Miss Canady was locked in the trunk of the car when her assailants stopped in New Bern to buy gas. After leaving New Bern she was removed from the trunk and placed again in the back seat of the car. Finally, after promising that she would concoct a story about white marines kidnapping and raping her, they forced her to lie down in the ditch beside the road while they drove out of sight. Miss Canady then made her way to a nearby farm home where she related what had happened, called her parents and notified the officers. It was then about 3:15 a.m.

The testimony of W. C. Jarman, a Deputy Sheriff of Onslow County, indicates that after this defendant and John Raymond Dozier had been arrested, and defendant had been duly advised of his constitutional rights, he signed a written waiver and made a full confession of both the kidnapping and the rape. His statement to the officer minutely corroborates the testimony of Miss Canady.

Defendant offered no evidence to explain his conduct or to mitigate the viciousness of his crime.

Defendant was thereupon sentenced to a term of forty (40) years in State Prison. Seven days after commitment he gave *489notice of appeal to the Court of Appeals alleging that “substantial injustice has been done heretofore at the proceeding had at the December Session of Onslow Superior Court.” He pled indigency and counsel was duly appointed to perfect the appeal at public expense. The State has furnished a copy of the transcript and has borne the cost of mimeographing the case on appeal and appellant’s brief. The case on appeal was docketed in the Court of Appeals and transferred to the Supreme Court for initial appellate review pursuant to the Court’s general order dated 31 July 1970.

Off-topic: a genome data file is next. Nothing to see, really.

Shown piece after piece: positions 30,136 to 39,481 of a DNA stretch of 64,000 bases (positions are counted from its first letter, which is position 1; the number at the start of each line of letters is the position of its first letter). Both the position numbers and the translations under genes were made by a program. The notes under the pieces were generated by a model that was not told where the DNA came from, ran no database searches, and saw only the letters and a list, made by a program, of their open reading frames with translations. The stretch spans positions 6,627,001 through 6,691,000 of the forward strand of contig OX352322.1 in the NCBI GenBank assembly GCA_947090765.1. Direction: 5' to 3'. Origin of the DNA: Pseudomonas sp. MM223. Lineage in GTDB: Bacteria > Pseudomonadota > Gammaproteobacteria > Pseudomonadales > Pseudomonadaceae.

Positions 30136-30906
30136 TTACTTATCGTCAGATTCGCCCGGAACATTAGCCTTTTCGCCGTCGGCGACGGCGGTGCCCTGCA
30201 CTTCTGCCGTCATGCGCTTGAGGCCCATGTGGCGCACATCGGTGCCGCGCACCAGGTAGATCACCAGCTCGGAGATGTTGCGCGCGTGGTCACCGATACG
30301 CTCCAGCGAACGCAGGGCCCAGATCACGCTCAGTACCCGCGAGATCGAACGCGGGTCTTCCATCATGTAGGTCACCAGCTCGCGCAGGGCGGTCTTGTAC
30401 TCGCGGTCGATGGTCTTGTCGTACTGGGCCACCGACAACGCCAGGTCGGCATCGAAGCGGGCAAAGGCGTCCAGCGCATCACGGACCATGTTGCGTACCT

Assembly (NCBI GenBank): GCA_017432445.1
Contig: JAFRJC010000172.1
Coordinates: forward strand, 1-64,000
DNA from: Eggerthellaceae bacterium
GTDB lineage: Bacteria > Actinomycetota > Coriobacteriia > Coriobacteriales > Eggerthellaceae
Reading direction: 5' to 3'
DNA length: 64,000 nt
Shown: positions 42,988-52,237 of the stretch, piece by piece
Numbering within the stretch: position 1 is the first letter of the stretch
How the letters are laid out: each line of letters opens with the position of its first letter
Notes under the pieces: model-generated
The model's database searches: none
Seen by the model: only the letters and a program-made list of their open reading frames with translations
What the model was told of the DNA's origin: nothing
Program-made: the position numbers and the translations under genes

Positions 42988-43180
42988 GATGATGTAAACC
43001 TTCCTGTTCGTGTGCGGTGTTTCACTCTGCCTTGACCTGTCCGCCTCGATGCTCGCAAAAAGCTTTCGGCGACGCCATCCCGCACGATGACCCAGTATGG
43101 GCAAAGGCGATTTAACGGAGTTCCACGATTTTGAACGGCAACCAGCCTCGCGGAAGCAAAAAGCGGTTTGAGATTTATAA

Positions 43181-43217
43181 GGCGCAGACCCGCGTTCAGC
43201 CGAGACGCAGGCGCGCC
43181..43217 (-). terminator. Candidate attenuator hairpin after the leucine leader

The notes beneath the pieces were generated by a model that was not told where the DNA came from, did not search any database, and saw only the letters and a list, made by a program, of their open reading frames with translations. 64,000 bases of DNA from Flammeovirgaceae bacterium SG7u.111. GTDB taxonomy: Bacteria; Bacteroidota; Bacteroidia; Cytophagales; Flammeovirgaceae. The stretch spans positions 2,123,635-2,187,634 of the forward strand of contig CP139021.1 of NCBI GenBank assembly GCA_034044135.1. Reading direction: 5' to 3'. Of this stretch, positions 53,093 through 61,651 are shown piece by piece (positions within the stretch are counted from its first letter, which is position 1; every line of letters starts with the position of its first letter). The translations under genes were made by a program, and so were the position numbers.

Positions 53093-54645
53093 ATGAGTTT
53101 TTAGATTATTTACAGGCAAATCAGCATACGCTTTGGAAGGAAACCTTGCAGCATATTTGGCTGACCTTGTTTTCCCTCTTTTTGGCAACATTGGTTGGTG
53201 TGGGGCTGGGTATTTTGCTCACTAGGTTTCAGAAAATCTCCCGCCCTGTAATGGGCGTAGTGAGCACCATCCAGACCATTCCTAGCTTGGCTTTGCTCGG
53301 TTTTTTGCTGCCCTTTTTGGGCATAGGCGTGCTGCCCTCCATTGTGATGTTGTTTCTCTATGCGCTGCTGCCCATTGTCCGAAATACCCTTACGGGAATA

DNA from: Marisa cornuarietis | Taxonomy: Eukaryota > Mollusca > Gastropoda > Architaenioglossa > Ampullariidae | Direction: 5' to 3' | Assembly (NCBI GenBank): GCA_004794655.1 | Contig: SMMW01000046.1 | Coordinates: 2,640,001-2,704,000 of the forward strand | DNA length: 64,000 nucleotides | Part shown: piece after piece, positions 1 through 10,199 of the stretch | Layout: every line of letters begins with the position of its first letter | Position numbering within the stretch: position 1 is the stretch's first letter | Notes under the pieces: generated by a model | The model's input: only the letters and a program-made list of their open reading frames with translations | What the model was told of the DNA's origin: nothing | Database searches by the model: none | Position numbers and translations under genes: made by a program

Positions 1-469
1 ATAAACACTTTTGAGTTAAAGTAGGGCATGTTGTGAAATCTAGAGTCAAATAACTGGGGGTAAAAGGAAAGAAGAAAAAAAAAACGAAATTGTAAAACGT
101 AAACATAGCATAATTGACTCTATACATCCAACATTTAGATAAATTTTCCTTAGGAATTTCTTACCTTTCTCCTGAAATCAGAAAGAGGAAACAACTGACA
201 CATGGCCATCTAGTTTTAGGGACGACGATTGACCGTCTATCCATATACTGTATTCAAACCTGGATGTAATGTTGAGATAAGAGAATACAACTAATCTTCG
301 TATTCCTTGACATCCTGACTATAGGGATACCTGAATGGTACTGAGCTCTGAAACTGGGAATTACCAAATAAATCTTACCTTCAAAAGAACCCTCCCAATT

Joseph C. Olschner, attorney for defendant appellant.

Robert Morgan, Attorney General; Millard R. Rich, Jr., Assistant Attorney General, for the State.

HUSKINS, Justice.

[1] The record contains no exceptions and no assignments of error. The only question for review, therefore, is whether error appears on the face of the record proper. “When the case on appeal contains no assignments of error, the judgment must be sustained, unless error appears on the face of the record.” State v. Higgs, 270 N.C. 111, 153 S.E. 2d 781 (1967); State v. Newell, 268 N.C. 300, 150 S.E. 2d 405 (1966); State v. Williams, 268 N.C. 295, 150 S.E. 2d 447 (1966); State v. Darnell, 266 N.C. 640, 146 S.E. 2d 800 (1966).

[2] An examination of the record proper reveals no error. We note that John Raymond Dozier, defendant’s accomplice in the commission of this kidnapping and rape, was convicted by a jury on both charges and received a life sentence in each case. The judgments were upheld by this Court in State v. Dozier, 277 N.C. 615, 178 S.E. 2d 412 (1971). It is indeed difficult to see wherein this defendant has cause to complain. This is just a perfunctory appeal — another example of gross abuse by an indigent defendant of the unlimited right of appeal.

The judgment of the superior court is